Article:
The Canadian Press (March 9, 2013) reported on a television advertising campaign by the separatist government of Quebec to promote public tolerance of homosexuals and lesbians kissing in public: “A public display of affection between a couple shouldn’t usually elicit a reaction from people. But what if those engaging in that passionate smooch are a same-sex couple? The Quebec government has launched a unique advertising campaign designed to get the province thinking about just how open-minded it really is when it comes to homosexuality. The TV, radio and web campaign shows routine, everyday scenes in which the viewer has no idea until the end that the ad is about sexual orientation. One shows a man texting his lover while awaiting him at the airport.”
The Court all but admits that Trudeau’s Charter is bogus in its guarantee of free speech or freedom of belief. The peasants get the speech rights the Court chooses to give them: “The limitation imposed on freedom of expression by the prohibition in s. 14(1)(b) of the Code is a limitation prescribed by law within the meaning of s. 1 of the Charter and is demonstrably justified in a free and democratic society. It appropriately balances the fundamental values underlying freedom of expression with competing Charter rights and other values essential to a free and democratic society, in this case a commitment to equality and respect for group identity and the inherent dignity owed to all human beings.[except traditional Christians.] The objective for which the limit is imposed, namely tackling causes of discriminatory activity to reduce the harmful effects and social costs of discrimination, is pressing and substantial. Hate speech is an effort to marginalize individuals based on their membership in a group. Using expression that exposes the group to hatred, hate speech seeks to delegitimize group members in the eyes of the majority, reducing their social standing and acceptance within society. Hate speech, therefore, rises beyond causing distress to individual group members. It can have a societal impact. Hate speech lays the groundwork for later, broad attacks on vulnerable groups that can range from discrimination, to ostracism, segregation, deportation, violence and, in the most extreme cases, to genocide.”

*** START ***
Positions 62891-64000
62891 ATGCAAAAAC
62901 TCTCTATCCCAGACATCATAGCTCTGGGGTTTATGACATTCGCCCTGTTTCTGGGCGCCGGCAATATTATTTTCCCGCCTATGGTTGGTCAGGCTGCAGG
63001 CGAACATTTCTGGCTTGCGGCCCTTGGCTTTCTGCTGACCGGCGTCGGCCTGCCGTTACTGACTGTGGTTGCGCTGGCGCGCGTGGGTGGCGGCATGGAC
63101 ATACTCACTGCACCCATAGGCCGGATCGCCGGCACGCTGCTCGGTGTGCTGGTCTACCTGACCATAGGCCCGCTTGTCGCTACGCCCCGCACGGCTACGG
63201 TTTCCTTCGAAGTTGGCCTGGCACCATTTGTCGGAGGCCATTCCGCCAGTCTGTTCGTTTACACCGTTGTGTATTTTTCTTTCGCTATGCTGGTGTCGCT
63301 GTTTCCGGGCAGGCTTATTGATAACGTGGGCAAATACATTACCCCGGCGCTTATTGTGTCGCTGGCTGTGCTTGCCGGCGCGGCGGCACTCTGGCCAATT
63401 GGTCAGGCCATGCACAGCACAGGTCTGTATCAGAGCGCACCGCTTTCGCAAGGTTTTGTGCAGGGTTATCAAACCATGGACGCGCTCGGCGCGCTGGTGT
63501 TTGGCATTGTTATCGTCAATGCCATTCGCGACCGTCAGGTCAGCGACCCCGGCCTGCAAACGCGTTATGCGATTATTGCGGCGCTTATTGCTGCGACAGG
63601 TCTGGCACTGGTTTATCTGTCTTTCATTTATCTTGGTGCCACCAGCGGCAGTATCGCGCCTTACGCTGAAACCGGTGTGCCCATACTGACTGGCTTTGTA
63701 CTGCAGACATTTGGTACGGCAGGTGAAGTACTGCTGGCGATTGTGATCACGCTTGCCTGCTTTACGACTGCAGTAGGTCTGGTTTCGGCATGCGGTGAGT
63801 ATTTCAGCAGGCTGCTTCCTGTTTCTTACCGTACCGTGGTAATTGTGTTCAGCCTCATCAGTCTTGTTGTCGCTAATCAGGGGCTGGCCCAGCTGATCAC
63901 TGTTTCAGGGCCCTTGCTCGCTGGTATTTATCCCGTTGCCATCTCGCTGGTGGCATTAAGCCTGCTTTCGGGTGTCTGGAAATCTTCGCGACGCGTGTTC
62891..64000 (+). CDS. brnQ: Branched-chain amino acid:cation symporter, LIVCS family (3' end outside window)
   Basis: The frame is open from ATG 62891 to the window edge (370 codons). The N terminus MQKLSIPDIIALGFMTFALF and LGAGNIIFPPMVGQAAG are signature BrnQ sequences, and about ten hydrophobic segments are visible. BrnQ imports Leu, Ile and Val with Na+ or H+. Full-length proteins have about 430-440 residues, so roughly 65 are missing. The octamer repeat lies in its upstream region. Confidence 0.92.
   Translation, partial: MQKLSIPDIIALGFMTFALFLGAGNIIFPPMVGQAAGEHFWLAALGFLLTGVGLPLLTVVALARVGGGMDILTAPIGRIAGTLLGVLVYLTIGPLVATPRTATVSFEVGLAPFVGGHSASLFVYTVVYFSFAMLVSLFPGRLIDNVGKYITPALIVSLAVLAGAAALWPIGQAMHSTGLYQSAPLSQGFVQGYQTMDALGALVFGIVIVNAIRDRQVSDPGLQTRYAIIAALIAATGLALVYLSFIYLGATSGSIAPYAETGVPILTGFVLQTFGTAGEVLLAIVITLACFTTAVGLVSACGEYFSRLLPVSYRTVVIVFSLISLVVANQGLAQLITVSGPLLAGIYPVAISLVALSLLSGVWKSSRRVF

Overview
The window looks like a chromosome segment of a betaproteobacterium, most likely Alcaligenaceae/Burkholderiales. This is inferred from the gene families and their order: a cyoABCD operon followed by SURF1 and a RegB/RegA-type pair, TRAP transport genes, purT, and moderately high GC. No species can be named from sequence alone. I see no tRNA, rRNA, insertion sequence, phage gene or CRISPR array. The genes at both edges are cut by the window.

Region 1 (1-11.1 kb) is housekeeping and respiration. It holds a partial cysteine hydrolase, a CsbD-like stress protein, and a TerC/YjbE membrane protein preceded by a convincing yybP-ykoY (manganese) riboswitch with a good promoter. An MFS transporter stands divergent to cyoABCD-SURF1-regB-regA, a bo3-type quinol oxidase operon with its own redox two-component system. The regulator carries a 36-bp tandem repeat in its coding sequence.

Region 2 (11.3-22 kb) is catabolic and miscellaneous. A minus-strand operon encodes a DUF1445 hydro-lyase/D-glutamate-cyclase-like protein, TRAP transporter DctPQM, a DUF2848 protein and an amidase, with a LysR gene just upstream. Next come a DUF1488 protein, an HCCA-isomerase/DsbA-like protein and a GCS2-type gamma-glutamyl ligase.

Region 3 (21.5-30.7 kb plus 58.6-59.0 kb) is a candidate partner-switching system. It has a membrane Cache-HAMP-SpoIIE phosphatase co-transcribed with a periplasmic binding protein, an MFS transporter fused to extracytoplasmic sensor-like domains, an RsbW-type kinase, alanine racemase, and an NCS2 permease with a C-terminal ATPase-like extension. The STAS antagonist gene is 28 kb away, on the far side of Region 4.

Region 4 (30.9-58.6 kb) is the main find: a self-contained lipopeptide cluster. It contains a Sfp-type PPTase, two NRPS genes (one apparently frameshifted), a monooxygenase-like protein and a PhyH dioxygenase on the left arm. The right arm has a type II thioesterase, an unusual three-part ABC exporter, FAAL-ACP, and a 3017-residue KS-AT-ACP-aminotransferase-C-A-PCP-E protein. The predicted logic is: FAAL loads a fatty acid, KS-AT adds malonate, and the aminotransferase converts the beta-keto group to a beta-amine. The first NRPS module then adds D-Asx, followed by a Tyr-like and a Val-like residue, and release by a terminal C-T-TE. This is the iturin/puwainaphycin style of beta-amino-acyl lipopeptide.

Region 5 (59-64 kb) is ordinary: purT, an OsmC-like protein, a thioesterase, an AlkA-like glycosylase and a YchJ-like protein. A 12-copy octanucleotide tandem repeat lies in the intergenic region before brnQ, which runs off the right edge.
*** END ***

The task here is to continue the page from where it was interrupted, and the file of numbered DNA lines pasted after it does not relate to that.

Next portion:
Thus, from Mr. Whatcott’s leafleting to genocide against homosexuals on the streets of Regina. This Supreme Court fantasy is nonsense. Mr. Whatcott never called for deportation, violence or genocide. There was, of course, not a shred of evidence that anything negative resulted from Mr. Whatcott’s leaflets. In the irrational world of the judicial revolutionaries, there doesn’t have to be any evidence. The cultural Marxists simply insist that we must believe: “The fact that s. 14(1)(b) of the Code does not require intent by the publisher or proof of harm, or provide for any defences does not make it overbroad. Systemic discrimination is more widespread than intentional discrimination and the preventive measures found in human rights legislation reasonably centre on effects, rather than intent. The difficulty of establishing causality and the seriousness of the harm to vulnerable groups justifies the imposition of preventive measures that do not require proof of actual harm.” The prattle about “systemic” discrimination is absurd. Mr. Whatcott was a lone wolf pamphleteer. He was part of no “system.”